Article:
Clause 1 - Authorisation of criminal conduct

Part of Covert Human Intelligence Sources (Criminal Conduct) Bill – in the House of Commons at 1:15 pm on 15th October 2020.

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Photo of Alistair Carmichael Alistair Carmichael Liberal Democrat Spokesperson (Home Affairs), Liberal Democrat Spokesperson (Northern Ireland), Liberal Democrat Spokesperson (Cabinet Office) 1:15 pm, 15th October 2020

The Minister does help me and I am grateful for his assistance, because if that reasonable belief is in the guidance, there is absolutely no reason why it should not be in the Bill. As I said to Mr Jones, guidance can be changed without any meaningful oversight from this House. The Minister makes the point for me very well, so perhaps amendment 14, which I had thought modest, is more significant than I realised. I look forward to hearing his acceptance of it—if we could do that without a Division, it would be all the better. [Interruption.] God loves a trier.

Amendment 15 deals with the issue of economic grounds. As things stand, the Bill allows crimes to be authorised if they are necessary

“in the interests of the economic well-being of the United Kingdom.”

That conjures up all sorts of delicious prospects. If it is decided that we need a different Governor of the Bank of England, can we authorise a CHIS to wipe him out? Could we use this if we decided that a no-deal Brexit was not in the UK’s economic interests? There are at least two or three good Netflix series in this; the possibilities are almost endless. What crimes might be authorised in order to entice a foreign investor to bring their money to the UK or a car manufacturer to keep its UK plant open? There is nothing here to prevent corruption or bribery from being used in these circumstances. Amendment 15 would restrict these grounds to cases that are relevant not only in an economic sense, but to national security. There is precedent for this approach, because amendment 15 matches exactly the amendments the Government themselves made to the Counter-Terrorism and Border Security Bill last year, after my noble Friend Lord Paddick raised similar concerns about detaining people in the interests of the economic well-being of the United Kingdom. If it was good enough for that Bill, there is no reason why it should not be good enough for this one.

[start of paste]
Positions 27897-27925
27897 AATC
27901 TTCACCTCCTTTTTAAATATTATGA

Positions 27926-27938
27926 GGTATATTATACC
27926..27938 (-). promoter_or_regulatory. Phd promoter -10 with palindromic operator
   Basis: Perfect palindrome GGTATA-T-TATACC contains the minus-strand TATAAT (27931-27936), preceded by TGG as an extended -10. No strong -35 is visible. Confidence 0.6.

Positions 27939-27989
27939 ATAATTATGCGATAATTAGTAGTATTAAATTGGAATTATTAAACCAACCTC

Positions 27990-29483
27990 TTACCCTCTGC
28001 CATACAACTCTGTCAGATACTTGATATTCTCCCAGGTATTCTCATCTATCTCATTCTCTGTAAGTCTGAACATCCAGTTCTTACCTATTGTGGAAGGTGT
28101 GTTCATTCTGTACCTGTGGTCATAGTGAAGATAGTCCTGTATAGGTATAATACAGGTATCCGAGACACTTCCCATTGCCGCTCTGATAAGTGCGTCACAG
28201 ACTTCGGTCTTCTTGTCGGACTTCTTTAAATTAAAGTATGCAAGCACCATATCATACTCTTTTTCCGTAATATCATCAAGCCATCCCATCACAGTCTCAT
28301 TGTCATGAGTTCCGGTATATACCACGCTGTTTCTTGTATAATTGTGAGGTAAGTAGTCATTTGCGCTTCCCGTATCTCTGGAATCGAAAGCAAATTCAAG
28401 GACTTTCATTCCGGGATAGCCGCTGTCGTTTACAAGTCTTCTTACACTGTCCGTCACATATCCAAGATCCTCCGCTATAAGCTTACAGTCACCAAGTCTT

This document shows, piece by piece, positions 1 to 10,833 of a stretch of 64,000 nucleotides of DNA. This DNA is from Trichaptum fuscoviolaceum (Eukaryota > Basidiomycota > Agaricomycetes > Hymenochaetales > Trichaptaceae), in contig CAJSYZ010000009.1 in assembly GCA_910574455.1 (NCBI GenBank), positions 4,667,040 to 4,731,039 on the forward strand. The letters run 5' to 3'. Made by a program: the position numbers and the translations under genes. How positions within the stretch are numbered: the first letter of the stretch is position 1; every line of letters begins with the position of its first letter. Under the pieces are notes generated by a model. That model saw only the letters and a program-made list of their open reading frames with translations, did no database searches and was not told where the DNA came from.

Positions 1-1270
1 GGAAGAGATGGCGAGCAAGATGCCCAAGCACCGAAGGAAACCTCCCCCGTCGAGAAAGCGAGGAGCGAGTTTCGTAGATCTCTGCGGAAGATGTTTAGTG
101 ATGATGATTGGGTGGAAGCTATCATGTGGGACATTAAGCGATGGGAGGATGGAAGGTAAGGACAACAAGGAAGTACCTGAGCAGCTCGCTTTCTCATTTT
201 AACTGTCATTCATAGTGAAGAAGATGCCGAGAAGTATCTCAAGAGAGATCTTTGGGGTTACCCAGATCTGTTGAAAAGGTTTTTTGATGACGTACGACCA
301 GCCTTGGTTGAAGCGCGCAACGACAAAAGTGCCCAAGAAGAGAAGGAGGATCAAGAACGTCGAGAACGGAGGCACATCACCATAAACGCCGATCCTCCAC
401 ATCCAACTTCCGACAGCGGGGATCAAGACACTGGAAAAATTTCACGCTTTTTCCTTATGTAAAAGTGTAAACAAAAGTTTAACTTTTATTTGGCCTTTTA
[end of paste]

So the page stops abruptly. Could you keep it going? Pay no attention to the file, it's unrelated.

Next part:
Amendments 18 and 19 involve oversight by prosecutors and would require criminal conduct authorisations to be shared with prosecutors before they take effect, to allow for proper independent oversight of these decisions. The amendments cover the same sort of grounds as many others have in their amendments, most notably the Mother of the House, and I believe Joanna Cherry will cover this in her contributions. They all come to the same point that there has to be independent oversight where matters are as serious as this.

Amendments 16 and 17 deal with the number of different bodies that can be authorised under the Bill as it currently stands. At present, it extends well beyond the obvious candidates and includes: MI5, the police, the security services, the Food Standards Agency, the Gambling Commission, and the Department of Health and Social Care. With these amendments, we seek to reduce the list to the National Crime Agency, the Serious Fraud Office and the intelligence services.

Mr Evans, you and I have visited an abattoir in the past and we know that there is plenty of blood in an abattoir already without actually adding to it by empowering meat inspectors to be authorised to spill even more of it. We all know, as we complete our tax returns every year, that taxation can be a tortuous business, but I do not think that we should be giving the taxman the power to apply the thumbscrews.

The need for these extra bodies to be given authorisation under these provisions has never been properly explained from the Treasury Bench. Their inclusion demeans the seriousness of those acts, especially by the security services, the police and the Serious Fraud Office that could well be required to use them in very difficult circumstances. It looks to me, almost certainly, as if these provisions have been put in the Bill with a view to giving up the fight when the Bill gets to the other place, which, I suggest, demonstrates a lack of respect not just for them, but for this House as well.

Finally, I wish to touch on other amendments that have been moved by other right hon. Members. I have added my name to the one from the Mother of the House covering the approval of the judicial commissioner and the one removing economic interest grounds and I support their inclusion in the Bill. Amendment 13 in the name of Mr Davis, which removes murder, torture and others, would be one of the most obvious amendments that could be made to this Bill to render it genuinely fit for purpose. It is the purpose of this Bill that commands unity; it is the detail of it that requires still so much improvement.